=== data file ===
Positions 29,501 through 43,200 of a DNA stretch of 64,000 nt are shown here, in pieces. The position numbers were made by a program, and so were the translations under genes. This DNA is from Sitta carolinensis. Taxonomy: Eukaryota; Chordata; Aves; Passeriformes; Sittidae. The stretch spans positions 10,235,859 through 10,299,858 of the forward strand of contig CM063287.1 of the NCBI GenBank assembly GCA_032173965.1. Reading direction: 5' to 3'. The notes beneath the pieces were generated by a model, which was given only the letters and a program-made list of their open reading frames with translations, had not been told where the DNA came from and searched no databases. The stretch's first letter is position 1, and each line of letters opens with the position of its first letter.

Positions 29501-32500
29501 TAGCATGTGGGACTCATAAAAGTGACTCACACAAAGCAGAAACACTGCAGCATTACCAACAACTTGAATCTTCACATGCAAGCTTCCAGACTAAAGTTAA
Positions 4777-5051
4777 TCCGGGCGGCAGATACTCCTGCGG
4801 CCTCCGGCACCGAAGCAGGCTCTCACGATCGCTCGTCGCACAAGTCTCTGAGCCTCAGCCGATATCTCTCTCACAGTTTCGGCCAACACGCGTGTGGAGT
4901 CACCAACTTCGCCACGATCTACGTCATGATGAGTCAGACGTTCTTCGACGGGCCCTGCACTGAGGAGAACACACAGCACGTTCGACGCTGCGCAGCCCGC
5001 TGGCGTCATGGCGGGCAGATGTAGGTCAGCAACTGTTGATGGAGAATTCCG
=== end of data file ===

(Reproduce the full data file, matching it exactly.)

Positions 29,501 through 43,200 of a DNA stretch of 64,000 nt are shown here, in pieces. The position numbers were made by a program, and so were the translations under genes. This DNA is from Sitta carolinensis. Taxonomy: Eukaryota; Chordata; Aves; Passeriformes; Sittidae. The stretch spans positions 10,235,859 through 10,299,858 of the forward strand of contig CM063287.1 of the NCBI GenBank assembly GCA_032173965.1. Reading direction: 5' to 3'. The notes beneath the pieces were generated by a model, which was given only the letters and a program-made list of their open reading frames with translations, had not been told where the DNA came from and searched no databases. The stretch's first letter is position 1, and each line of letters opens with the position of its first letter.

Positions 29501-32500
29501 TAGCATGTGGGACTCATAAAAGTGACTCACACAAAGCAGAAACACTGCAGCATTACCAACAACTTGAATCTTCACATGCAAGCTTCCAGACTAAAGTTAA
Positions 4777-5051
4777 TCCGGGCGGCAGATACTCCTGCGG
4801 CCTCCGGCACCGAAGCAGGCTCTCACGATCGCTCGTCGCACAAGTCTCTGAGCCTCAGCCGATATCTCTCTCACAGTTTCGGCCAACACGCGTGTGGAGT
4901 CACCAACTTCGCCACGATCTACGTCATGATGAGTCAGACGTTCTTCGACGGGCCCTGCACTGAGGAGAACACACAGCACGTTCGACGCTGCGCAGCCCGC
5001 TGGCGTCATGGCGGGCAGATGTAGGTCAGCAACTGTTGATGGAGAATTCCG